Defendant has raised the issue "whether included in the charge of statutory rape, attempted statutory rape can be found to be a lesser included offense." It is clear from what has been said hereinbefore that the same intent to have sexual intercourse with the complaining witness, and the performing by the defendant of acts suitable to obtain the intended result, are necessary to sustain the charge of rape and that of attempted rape. If the intended result, sexual intercourse, is obtained, rape has been committed. If non-consummation of the intended result is brought about by the interference of some cause preventing its completion, an attempted rape is the outcome. Active prevention by the intended victim would be such a cause. 75 C.J.S., Rape, s. 28, p. 493; 102 U. Pa. L. Rev. 464, 468. Although an attempted rape has been made an offense distinct from rape punishable by a different penalty (RSA 590:5) the attempt by its required intent and overt acts is not something separate and distinct from rape but is merely an incomplete act intended to be rape. Perkins, Criminal Law, p. 481. If the act had been completed, the attempt would have merged in the consummation of the intended crime of rape. As it failed of completion, the lesser offense of attempted rape could be found. 1 Burdick, Law of Crime, s. 147, p. 193.
The defendant also maintains that "since the crime of statutory rape is, in essence, an assault, and since an assault is, in essence, an attempt, there can be no crime of an attempt to commit an attempt." This argument has a long history. Wilson v. Georgia, 53 Ga. 205 (1874); State v. Wilson, 218 Or. 575. It has been
In endeavoring to void those pitfalls, we recognize that if the essence of a certain crime is the attempt to do a certain act there cannot be an attempt to commit the crime because it is committed whether or not the certain act is performed. Such a crime is an attempt to induce prostitution. People v. Jelke, 1 N.Y.2d 321, 330. Embracery, which is an attempt to corrupt or influence a jury is another. State v. Sales, 2 Nev. 268. As to crimes of this sort it is true as argued by defendant that "there can be no crime of an attempt to commit an attempt."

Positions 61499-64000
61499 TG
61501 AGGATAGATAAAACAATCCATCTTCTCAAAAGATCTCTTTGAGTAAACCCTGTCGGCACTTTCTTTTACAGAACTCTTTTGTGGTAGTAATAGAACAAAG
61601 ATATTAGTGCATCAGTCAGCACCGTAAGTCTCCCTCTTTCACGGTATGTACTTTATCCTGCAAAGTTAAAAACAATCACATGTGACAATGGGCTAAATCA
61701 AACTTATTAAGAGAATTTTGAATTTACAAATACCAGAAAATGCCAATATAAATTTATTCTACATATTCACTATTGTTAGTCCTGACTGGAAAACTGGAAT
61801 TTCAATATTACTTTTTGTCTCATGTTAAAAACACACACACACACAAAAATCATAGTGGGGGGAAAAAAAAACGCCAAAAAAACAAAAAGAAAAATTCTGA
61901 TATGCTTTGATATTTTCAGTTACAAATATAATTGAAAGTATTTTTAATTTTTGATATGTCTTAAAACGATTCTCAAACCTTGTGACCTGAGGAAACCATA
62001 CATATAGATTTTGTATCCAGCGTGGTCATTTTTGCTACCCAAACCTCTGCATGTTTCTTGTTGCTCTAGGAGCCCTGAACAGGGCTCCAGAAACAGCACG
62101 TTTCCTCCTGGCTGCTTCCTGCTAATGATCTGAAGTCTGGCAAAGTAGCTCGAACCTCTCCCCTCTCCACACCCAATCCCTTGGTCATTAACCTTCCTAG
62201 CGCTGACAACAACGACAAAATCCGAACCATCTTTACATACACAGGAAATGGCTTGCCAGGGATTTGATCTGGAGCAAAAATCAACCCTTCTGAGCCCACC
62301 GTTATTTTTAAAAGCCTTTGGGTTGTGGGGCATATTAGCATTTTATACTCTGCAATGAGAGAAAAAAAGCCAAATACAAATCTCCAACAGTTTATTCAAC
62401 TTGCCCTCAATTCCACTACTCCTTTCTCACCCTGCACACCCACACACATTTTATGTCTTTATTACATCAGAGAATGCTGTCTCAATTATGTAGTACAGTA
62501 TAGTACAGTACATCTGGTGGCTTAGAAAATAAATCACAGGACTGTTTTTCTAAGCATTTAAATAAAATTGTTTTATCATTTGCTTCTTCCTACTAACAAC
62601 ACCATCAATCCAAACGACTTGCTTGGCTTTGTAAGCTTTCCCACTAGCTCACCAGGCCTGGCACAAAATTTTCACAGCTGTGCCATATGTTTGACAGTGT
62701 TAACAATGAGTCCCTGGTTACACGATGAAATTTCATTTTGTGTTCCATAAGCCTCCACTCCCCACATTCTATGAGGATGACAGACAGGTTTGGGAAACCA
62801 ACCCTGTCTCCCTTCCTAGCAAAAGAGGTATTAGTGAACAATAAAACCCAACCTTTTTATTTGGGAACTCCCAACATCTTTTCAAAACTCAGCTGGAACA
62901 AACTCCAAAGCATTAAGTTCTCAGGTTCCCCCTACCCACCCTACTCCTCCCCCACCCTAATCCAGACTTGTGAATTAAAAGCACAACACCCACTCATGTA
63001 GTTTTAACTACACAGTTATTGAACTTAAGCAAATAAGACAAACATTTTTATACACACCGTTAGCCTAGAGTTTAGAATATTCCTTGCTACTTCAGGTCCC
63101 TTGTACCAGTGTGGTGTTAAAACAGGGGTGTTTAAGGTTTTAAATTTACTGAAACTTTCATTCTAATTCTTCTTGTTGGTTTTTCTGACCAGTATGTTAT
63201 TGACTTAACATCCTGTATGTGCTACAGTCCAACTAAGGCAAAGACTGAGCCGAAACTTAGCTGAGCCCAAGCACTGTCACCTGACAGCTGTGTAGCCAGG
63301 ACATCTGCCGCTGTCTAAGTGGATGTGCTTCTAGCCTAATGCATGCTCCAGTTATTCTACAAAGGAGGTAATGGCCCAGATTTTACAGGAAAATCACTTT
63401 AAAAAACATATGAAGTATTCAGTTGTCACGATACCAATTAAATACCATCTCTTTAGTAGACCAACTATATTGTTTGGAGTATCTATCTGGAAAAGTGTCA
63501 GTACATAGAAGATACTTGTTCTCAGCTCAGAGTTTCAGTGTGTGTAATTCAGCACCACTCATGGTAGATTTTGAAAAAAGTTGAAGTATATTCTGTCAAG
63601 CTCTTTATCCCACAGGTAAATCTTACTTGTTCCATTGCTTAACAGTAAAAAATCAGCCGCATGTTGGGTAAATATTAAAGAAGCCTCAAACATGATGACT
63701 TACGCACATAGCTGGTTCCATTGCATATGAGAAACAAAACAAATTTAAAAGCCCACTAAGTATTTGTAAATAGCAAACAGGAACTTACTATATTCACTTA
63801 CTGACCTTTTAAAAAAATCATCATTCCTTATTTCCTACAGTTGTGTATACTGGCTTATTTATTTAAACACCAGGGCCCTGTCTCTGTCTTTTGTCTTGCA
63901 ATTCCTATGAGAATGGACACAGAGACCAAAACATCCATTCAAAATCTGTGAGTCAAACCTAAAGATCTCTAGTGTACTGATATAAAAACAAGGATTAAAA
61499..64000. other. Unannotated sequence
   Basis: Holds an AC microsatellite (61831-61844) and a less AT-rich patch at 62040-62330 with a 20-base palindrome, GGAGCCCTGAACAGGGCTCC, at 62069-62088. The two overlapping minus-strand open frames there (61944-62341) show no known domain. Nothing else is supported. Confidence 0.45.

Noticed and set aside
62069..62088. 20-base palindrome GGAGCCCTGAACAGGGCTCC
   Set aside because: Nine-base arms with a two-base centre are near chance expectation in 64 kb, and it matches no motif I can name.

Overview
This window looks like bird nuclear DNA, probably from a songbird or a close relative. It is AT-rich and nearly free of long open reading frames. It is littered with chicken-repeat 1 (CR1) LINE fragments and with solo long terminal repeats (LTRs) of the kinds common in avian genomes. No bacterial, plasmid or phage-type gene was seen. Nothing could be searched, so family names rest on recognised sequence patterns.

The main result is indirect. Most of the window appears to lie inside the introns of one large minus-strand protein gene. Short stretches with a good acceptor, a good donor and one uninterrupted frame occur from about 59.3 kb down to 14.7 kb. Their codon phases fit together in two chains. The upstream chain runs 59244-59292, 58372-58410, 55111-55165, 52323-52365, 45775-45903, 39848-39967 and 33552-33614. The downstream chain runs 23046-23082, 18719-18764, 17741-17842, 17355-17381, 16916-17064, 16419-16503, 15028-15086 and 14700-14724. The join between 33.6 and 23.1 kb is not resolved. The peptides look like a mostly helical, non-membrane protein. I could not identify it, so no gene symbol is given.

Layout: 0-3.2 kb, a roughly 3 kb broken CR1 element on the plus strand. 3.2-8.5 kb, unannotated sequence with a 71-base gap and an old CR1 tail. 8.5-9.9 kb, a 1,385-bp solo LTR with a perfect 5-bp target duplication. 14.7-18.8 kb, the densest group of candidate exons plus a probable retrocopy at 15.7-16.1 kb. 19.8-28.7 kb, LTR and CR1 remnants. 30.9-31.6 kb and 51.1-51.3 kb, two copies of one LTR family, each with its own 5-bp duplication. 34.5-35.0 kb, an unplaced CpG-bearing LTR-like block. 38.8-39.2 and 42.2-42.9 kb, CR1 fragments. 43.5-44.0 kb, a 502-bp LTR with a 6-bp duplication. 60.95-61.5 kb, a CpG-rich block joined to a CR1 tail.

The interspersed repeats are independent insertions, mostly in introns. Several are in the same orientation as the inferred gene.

However RSA 585:16 provides that a person who has sexual intercourse with a girl under the age of sixteen is guilty of rape. RSA 590:5 provides that if any person shall attempt the commission of an act such as rape he will be guilty of an attempted rape. Rape is the completed act, attempted rape is the intent and overt acts to complete the act which fall short of completion. We find no basis in logic or in fact to hold that the crime of attempted rape cannot be committed. State v. Wilson, 218 Or. 575, 590; Nider v. Commonwealth, 140 Ky. 684. 689-691; 75 C.J.S., Rape, s. 28, p. 493.
Without reciting every detail of defendant's conduct we hold that on the record the Trial Court could find: (1) that the defendant intended to have sexual intercourse with the complaining witness who was under sixteen, (2) that he had so far proceeded in his intended course that without interruption rape would have resulted, (3) that penetration was prevented by the action of the girl involved. The verdict of guilty of attempted statutory rape was therefore proper.